him. I do not suppose he believed in the actual objective
She did not come down-stairs next day. Mr. Carden went up to her. He stayed with her an hour, and came down looking much dejected; he asked Mr. Coventry to take a turn in the garden with him. When they were alone, he said, gravely, "Mr. Coventry, that unfortunate conversation of ours has quite upset my poor girl. She tells me now she will not believe he is dead until months and months have passed without his writing to Jael Dence."
"Well, but, sir," said Coventry, "could you not convince her?"
"How can I, when I am myself convinced he is alive, and will give us a great deal of trouble yet? for it is clear to me the poor girl loves him more than she knows. Look here, Coventry, there's no man I so desire for a son-in-law as yourself; you have shown a patience, a fidelity!--but as a just man, and a man of honor, I must now advise you to give up all thoughts of her. You are not doing yourself justice; she will never marry you while that man is alive and unmarried. I am provoked with her: she will not leave her room while you are in the house. Shall I tell you what she said? 'I respect him, I admire him, but I can't bear the sight of him now.' That is all because I let out last night that I thought Little was alive. I told her, alive or not, he was dead to her."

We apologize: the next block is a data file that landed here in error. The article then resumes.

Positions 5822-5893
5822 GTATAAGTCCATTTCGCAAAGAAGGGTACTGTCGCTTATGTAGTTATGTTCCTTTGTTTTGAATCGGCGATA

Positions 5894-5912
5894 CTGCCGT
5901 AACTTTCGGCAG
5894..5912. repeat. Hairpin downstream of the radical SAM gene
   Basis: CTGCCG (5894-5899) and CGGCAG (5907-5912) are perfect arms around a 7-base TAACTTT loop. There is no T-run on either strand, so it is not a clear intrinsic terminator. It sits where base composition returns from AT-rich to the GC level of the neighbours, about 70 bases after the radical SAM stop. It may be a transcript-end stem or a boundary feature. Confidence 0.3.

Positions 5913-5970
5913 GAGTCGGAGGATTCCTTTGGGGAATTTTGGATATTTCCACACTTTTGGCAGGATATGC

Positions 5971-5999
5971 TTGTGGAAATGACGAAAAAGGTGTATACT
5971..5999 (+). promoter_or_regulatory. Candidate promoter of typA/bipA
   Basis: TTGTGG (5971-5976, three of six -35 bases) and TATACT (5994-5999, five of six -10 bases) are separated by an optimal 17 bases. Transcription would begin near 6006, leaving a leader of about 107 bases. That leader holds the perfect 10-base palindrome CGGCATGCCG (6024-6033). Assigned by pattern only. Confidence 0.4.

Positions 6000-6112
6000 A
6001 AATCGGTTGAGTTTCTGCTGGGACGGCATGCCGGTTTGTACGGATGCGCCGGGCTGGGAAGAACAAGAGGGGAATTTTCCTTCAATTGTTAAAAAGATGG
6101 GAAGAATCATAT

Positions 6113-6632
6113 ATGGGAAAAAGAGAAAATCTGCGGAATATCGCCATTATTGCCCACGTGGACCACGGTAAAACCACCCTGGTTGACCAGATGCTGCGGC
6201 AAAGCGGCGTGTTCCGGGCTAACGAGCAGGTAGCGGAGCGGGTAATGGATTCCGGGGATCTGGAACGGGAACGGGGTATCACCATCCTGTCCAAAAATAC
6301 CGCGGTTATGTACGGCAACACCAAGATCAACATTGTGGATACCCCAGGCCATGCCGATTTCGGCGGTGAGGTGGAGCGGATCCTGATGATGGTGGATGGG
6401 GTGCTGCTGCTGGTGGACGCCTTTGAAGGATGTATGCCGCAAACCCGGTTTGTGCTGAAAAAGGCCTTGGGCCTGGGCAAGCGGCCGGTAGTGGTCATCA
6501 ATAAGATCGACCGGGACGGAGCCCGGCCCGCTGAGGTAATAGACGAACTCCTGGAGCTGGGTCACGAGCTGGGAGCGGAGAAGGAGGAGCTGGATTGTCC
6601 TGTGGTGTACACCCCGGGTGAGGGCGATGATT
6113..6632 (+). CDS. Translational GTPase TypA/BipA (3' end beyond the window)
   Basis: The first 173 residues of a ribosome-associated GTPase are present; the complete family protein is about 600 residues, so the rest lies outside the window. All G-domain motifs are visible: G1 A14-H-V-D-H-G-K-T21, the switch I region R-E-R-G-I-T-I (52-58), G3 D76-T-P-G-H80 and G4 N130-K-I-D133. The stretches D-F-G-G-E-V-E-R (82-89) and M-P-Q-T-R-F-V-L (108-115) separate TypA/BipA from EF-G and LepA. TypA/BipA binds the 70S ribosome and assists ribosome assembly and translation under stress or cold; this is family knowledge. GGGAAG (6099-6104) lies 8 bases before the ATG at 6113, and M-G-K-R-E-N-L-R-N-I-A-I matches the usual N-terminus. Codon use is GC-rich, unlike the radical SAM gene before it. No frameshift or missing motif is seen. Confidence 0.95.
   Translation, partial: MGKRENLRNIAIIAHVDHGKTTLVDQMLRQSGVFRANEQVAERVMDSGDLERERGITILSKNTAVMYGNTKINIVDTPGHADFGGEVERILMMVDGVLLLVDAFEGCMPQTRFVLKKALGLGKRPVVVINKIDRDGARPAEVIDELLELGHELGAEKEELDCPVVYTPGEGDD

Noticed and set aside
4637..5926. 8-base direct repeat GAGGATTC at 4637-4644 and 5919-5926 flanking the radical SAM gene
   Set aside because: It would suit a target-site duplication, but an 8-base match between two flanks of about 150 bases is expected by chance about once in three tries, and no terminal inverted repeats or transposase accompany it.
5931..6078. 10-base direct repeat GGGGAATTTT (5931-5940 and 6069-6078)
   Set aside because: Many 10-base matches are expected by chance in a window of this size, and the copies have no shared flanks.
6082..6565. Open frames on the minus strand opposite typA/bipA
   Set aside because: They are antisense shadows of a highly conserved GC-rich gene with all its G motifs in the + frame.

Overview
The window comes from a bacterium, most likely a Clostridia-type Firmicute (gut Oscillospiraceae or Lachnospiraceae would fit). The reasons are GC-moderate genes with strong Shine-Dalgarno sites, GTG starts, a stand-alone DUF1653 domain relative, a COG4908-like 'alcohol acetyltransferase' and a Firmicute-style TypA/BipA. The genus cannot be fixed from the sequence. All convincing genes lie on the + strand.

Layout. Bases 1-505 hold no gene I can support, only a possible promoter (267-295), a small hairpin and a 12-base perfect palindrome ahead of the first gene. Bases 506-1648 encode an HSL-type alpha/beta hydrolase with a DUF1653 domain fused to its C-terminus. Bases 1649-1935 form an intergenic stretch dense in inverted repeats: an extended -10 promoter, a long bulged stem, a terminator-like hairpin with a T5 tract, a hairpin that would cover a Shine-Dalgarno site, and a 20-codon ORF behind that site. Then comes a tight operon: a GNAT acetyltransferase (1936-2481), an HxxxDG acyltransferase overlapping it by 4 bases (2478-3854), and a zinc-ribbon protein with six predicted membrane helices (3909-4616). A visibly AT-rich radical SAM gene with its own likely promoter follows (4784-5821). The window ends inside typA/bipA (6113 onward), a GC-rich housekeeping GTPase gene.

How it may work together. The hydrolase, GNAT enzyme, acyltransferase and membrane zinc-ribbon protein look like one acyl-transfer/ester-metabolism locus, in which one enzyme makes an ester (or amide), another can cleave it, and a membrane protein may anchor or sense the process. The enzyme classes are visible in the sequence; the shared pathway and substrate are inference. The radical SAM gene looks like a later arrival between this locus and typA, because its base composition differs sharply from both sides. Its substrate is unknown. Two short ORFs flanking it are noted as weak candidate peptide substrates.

"And what did she say to that?"
"Not a word. She wrung her hands, and burst out crying terribly. Ah! my friend, may you never know what it is to be a father, and see your child wring her hands, and cry her heart out, as I have seen mine."
His own tears flowed, and his voice was choked. He faltered out, "We are two miserable creatures; forgive us, and leave us to our fate."
Coventry rose, sick at heart, and said, "Tell her I will not intrude upon her."
He telegraphed to Lally, and went back to Hillsborough as miserable as those he left behind; but with this difference, he deserved his misery, deserved it richly.